U.S. Sen. Dan Sullivan, R-Alaska, speaks to a Joint Session of the Alaska Legislature at the Capitol on Thursday, Feb. 21, 2019. Senate President Cathy Giessel, R-Anchorage, and Speaker of the House Bryce Edgmon, of Dillingham, listen from the Speaker’s desk in the House of Representatives. (Michael Penn | Juneau Empire)

U.S. Sen. Dan Sullivan, R-Alaska, speaks to a Joint Session of the Alaska Legislature at the Capitol on Thursday, Feb. 21, 2019. Senate President Cathy Giessel, R-Anchorage, and Speaker of the House Bryce Edgmon, of Dillingham, listen from the Speaker’s desk in the House of Representatives. (Michael Penn | Juneau Empire)

Opinion: Sen. Sullivan’s subtle budget advice

Build the budget from the bottom up.

Government has a big role in the future Alaskan economy. Whether intentional or not, that’s the message Sen. Dan Sullivan delivered to the state legislature last week. Hopefully Gov. Mike Dunleavy heard it too. Because it might help him realize that balancing the state budget is about values first, not numbers.

Sullivan teed off with his party’s usual talking points. It’s “because of policies like cutting taxes on middle class families and small businesses, getting rid of job killing regulations and unleashing the promise of American energy production” that the “the U.S. economy in the lower 48 is firing on all cylinders.“ And he’s “optimistic that by continuing to enact good policies at the federal level, and bringing investment dollars home to Alaska, the economic dynamism in job growth” down south “will hopefully be coming our way soon.”

Surprisingly though, he didn’t promote last year’s tax cuts any further. The roll back of regulations wasn’t highlighted much either.

On energy, of course, he could claim a hand in opening the Arctic National Wildlife Refuge to oil exploration. And there are more leases up for grabs.

[Sullivan to introduce legislation that would help victims of sexual assault]

But those are the only new jobs he mentioned that might be created here solely from activity in the private sector. The rest will come courtesy of the American taxpayer and deficit spending. Sullivan began that story by saying he’s helped “secure over $1.3 billion in military construction” during the past three and half years, leading to “hundreds, if not thousands” of good paying Alaskan jobs. And we can expect more because “previous pentagon budgets that cut spending by almost 25 percent” are a thing of the past.

His omission is what’s relevant here. The spending cuts he referred to was fallout from Republican resistance to raising the ceiling on the federal debt. Known as sequestration, they became law when Congress passed the Budget Control Act of 2011. The cuts were automatically triggered because Congress failed to enact deficit reduction legislation.

It’s not the first time this approach to deficit reduction failed. The Graham -Rudman legislation of the 1980s had to be abandoned. Those were also accompanied by Republican refusal to consider new taxes.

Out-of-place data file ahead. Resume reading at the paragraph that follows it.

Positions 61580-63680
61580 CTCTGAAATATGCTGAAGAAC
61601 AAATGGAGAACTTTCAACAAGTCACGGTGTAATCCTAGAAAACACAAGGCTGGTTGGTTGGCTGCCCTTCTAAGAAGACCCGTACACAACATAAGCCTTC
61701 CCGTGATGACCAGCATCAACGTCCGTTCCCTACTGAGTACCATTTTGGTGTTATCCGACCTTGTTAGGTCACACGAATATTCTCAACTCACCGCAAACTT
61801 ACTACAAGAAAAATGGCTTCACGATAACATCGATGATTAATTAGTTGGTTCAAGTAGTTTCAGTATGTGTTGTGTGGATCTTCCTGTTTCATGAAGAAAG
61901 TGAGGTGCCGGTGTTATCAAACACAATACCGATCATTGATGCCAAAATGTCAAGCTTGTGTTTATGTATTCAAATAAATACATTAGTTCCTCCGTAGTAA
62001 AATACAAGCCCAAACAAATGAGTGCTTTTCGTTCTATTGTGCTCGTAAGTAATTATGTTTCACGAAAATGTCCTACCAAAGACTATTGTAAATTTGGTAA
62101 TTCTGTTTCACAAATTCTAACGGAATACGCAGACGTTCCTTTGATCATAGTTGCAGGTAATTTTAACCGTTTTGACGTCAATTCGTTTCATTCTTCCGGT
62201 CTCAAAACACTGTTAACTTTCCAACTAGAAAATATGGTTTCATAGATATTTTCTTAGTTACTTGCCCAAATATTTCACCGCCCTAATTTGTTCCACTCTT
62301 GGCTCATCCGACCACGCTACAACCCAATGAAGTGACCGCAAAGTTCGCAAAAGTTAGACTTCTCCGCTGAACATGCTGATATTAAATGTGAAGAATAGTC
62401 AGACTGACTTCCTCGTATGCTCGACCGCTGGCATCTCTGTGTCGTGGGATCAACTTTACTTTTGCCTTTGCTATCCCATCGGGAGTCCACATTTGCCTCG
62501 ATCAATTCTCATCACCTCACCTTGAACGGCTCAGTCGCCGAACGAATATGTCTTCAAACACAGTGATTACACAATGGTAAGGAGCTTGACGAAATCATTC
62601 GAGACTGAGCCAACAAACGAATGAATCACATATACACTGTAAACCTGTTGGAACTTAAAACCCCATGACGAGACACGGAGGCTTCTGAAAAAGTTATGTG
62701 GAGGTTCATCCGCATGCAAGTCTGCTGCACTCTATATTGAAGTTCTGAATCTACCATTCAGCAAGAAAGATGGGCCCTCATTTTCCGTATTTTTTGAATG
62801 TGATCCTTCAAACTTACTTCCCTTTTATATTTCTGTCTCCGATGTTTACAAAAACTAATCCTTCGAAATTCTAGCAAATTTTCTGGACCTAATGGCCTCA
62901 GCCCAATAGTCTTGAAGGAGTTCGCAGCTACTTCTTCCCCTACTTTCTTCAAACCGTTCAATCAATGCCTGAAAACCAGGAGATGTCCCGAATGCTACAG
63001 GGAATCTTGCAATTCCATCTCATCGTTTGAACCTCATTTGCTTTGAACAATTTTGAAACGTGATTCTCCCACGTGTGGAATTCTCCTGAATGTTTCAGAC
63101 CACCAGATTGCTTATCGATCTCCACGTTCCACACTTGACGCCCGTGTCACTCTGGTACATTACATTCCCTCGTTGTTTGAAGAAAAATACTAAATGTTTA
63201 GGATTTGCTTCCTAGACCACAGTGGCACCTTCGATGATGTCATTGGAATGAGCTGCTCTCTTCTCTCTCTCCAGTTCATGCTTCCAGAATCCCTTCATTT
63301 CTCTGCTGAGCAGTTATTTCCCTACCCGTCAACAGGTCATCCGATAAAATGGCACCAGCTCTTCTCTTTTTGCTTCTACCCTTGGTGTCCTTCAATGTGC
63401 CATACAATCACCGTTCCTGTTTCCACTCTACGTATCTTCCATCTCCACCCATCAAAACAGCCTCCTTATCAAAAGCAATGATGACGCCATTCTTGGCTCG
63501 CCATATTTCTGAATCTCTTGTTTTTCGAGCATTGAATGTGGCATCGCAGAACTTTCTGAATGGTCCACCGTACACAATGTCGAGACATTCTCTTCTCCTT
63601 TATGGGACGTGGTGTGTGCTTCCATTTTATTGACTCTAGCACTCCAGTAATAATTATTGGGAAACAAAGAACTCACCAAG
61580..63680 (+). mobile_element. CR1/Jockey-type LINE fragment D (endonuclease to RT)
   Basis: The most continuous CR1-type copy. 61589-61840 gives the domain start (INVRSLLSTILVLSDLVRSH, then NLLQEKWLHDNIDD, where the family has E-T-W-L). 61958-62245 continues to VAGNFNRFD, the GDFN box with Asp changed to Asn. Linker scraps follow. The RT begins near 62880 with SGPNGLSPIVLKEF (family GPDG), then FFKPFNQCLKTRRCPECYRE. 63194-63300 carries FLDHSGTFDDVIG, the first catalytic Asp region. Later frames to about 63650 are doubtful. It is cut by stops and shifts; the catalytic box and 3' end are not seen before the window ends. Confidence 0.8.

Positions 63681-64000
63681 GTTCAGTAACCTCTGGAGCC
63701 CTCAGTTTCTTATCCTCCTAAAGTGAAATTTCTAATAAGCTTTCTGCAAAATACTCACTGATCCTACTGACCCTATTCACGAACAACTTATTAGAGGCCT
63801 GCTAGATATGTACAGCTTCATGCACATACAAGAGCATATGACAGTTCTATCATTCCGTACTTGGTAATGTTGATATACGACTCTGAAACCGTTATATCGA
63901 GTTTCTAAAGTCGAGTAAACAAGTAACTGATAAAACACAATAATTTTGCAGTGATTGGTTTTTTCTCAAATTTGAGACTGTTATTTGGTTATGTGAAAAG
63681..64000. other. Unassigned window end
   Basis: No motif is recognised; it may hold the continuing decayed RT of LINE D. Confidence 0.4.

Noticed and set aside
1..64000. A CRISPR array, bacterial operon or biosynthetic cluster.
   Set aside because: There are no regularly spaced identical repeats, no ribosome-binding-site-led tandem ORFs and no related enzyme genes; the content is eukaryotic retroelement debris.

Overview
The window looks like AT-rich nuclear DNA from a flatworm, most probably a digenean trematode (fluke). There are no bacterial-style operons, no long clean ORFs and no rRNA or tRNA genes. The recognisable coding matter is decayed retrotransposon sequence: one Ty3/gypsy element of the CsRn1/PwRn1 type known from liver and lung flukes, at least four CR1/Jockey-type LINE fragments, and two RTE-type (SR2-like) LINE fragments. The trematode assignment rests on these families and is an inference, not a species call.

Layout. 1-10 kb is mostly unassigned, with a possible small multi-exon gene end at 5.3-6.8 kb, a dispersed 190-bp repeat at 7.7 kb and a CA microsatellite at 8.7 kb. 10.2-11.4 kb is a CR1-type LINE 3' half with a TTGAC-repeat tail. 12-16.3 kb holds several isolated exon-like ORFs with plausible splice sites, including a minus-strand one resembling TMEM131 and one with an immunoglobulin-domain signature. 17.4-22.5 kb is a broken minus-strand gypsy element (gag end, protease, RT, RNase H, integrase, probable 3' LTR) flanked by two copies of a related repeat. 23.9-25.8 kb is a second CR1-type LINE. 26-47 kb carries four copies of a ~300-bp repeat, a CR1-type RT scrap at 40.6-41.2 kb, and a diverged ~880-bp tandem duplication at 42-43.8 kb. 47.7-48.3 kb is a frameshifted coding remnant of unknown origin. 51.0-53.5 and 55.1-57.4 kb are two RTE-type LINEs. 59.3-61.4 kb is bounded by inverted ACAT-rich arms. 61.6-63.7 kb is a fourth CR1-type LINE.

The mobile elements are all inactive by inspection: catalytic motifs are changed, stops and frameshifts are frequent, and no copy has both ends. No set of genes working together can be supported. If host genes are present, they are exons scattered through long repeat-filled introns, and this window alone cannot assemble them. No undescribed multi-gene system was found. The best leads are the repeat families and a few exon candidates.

The message for Dunleavy here is two-pronged. Government spending boosts employment in the private sector. And reducing it without new revenue is an unrealistic solution to the state’s fiscal deficit.

But the biggest lesson for our new governor came from the recent bipartisan successes Sullivan described.

“For example,” he said “we funded the Child’s Health Insurance Program, known in Alaska as Denali Kid Care, for 10 years. That is longest reauthorization of that important program in history.”

Created in 1997, CHIP was, “was the largest expansion of taxpayer-funded health insurance coverage for U.S. children since Medicaid” was enacted in 1965, according the weekly publication Modern Healthcare. That may sound like another big government program. But it wasn’t Democrats who championed it. It became law while the GOP controlled both the House and Senate.

Sullivan also cited federal budget increases for Community Health Centers (CHCs). “Last year the funding was close to $8 billion” he said. With 170, we have more of them than any other state, serving more than 113,000 Alaskans who would otherwise be medically underserved or uninsured. And Sullivan promised Congress “will continue to fund these vitals centers as well.”

And finally, Sullivan spoke about a “whole new very big market for our fish” he helped create. It came through a provision in the farm bill “that mandates that only domestically landed and processed fish be included in the National School Lunch Program.” To make it happen, Congress removed a loophole that allowed “Russian caught pollock that’s sent to China, injected with phosphates, sent back to the U.S.” and served to American school children “using federal dollars.”

That’s smart legislation. But to the point I’m trying to make, like CHIP and CHCs, the National School Lunch Program wouldn’t exist if Congress tried to make its spending decisions by building its budget from the bottom up.

These programs are an extension of how Sen. Lisa Murkowski views the state’s Power Cost Equalization program and ferry system – responsibilities our government accepts “because of it’s part of who we are.”

That’s values speaking. And Dunleavy won’t succeed as governor by slicing and dicing those into a bottom line.

• Rich Moniak is a Juneau resident and retired civil engineer with more than 25 years of experience working in the public sector. He contributes a weekly “My Turn” to the Juneau Empire. My Turns and Letters to the Editor represent the view of the author, not the view of the Juneau Empire.

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